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Women's hair loss cause and remedies: Facts and myths

Kathleen Blanchard's picture
Facts and myths about hair loss for women.

Aging, some medications and underlying medical conditions can all contribute to thinning and hair loss among women. Knowing the cause and what you can do to remedy the problem and understanding myths that can lead to money poorly spent are important for women concerned about their options for optimal health and beauty. It’s also important to remember that some women have thin hair simply because it’s in their genes. The medical term for hair loss is alopecia.

A common cause of thin hair is from pulling it too tight into a ponytail or other style that puts traction on the roots. Thinning hair or hair loss that comes from persistent pulling is known as traction alopecia.

Some women twist and pull the hair often, in response to stress. The condition is known as trichotillomania that can become an unrecognized habit. Being aware and seeking stress reduction with counseling or medications can help. Twisting and pulling hair results in broken off patches, making the ends of the hair thinner overall appearance uneven.

Several types of drugs can cause alopecia in women. You’ll want to discuss your prescriptions with your doctor before stopping any of them.

Medications that can cause hair loss in women include some antidepressants, anti-fungal and epilepsy drugs, birth control pills, antibiotics, some blood pressure medication, steroids, thyroid medication and weight loss pills. You can speak with your pharmacist or physician to find out if your prescription drugs are causing thinning hair or hair loss.

Thryoid problems
A condition known as Telogen effluvium can cause widespread hair loss in women, as opposed to patchy loss of hair. It happens when you start to find hairs in the sink and on your hair brush. One reason it can occur is from low levels of thyroid, or hypothyroidism. Drugs, stress, surgery and other chronic illnesses can also cause your hair to fall out. If all other reasons have been explored, you might need to ask your doctor to check your thyroid hormone level that can be done with a simple blood test.

Myths about women’s hair loss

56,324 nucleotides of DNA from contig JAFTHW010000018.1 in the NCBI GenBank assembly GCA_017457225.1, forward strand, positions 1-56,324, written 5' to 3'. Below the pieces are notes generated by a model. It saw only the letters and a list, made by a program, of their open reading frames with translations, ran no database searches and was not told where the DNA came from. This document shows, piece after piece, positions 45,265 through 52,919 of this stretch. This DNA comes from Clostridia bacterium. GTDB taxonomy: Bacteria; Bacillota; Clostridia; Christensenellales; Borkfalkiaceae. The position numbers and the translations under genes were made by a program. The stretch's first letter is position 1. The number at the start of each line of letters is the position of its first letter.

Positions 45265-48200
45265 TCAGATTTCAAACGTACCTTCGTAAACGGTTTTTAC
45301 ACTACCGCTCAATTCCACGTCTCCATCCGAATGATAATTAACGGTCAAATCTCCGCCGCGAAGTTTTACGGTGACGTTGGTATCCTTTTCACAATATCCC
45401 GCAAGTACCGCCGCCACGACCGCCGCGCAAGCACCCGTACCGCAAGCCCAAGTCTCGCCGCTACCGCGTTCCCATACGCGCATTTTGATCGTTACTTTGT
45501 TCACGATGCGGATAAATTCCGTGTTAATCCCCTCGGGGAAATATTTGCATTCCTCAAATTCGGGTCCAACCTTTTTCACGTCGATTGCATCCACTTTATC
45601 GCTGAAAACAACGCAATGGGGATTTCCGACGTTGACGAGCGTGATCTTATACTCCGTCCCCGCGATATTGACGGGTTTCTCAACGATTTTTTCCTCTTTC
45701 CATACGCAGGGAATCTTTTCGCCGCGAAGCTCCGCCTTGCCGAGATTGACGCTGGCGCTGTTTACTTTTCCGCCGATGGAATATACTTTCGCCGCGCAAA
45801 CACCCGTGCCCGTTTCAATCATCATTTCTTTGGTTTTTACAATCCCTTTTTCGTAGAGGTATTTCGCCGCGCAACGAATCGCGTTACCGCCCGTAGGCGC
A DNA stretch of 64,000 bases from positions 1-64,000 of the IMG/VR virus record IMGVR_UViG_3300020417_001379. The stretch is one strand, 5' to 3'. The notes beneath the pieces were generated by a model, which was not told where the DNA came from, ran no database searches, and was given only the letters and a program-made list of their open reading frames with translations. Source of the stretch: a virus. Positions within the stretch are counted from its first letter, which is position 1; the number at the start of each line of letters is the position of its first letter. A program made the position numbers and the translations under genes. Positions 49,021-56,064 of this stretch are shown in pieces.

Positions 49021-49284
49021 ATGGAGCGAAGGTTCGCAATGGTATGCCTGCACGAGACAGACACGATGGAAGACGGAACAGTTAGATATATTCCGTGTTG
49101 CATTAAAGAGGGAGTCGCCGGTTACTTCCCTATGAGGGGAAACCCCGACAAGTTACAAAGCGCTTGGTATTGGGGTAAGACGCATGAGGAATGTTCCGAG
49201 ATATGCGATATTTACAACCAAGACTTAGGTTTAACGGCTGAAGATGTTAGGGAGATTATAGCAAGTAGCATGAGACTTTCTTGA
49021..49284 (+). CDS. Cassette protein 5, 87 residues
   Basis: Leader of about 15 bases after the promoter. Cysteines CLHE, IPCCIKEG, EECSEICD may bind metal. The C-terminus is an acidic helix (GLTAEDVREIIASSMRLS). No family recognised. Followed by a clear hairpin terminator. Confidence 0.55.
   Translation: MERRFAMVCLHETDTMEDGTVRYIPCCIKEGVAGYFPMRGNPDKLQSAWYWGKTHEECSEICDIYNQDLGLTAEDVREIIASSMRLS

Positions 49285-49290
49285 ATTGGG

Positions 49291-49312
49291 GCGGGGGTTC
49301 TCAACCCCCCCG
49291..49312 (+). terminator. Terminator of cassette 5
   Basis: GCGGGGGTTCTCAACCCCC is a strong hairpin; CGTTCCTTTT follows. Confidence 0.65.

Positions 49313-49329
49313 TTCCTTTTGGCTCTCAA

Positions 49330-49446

There are myths that women with thinning hair or hair loss should avoid hair sprays, coloring, teasing the hair and frequent shampooing.

Hair products can make a positive difference for women whose hair is thin or falling out. Contrary to popular belief, hair products won’t make the problem worse.

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The only FDA approved hair loss treatments are minoxidil and finasteride – a drug used to treat enlarged prostate gland in men, but has been tested for hair loss in women. Vitamins, herbs and other products applied to the scalp are not shown to remedy thinning hair or hair loss in women or men.

Supplementing the diet with biotin, a B vitamin, is suggested as a hair loss remedy, but no clinical studies show the vitamin supplement will help unless there is a chronic underlying health condition that causes a biotin deficiency. Eat plenty of fruits and vegetables instead to ensure you’re getting B vitamins that also promote healthy skin and nails.

There are several causes for hair loss or alopecia in women. Thinning hair may be a natural part of aging that can be remedied by taking advantage of modern day shampoos and other hair products that make hair appear thicker. Hair loss can occur from too much pulling, thyroid deficiency, genes, stress and some prescription drugs. When all else fails, consider adding a new and shorter style that can make your hair look fuller and thicker.

Mayo Clinic
Stress Management

American Family Physician


Albert Einstein College of Medicine
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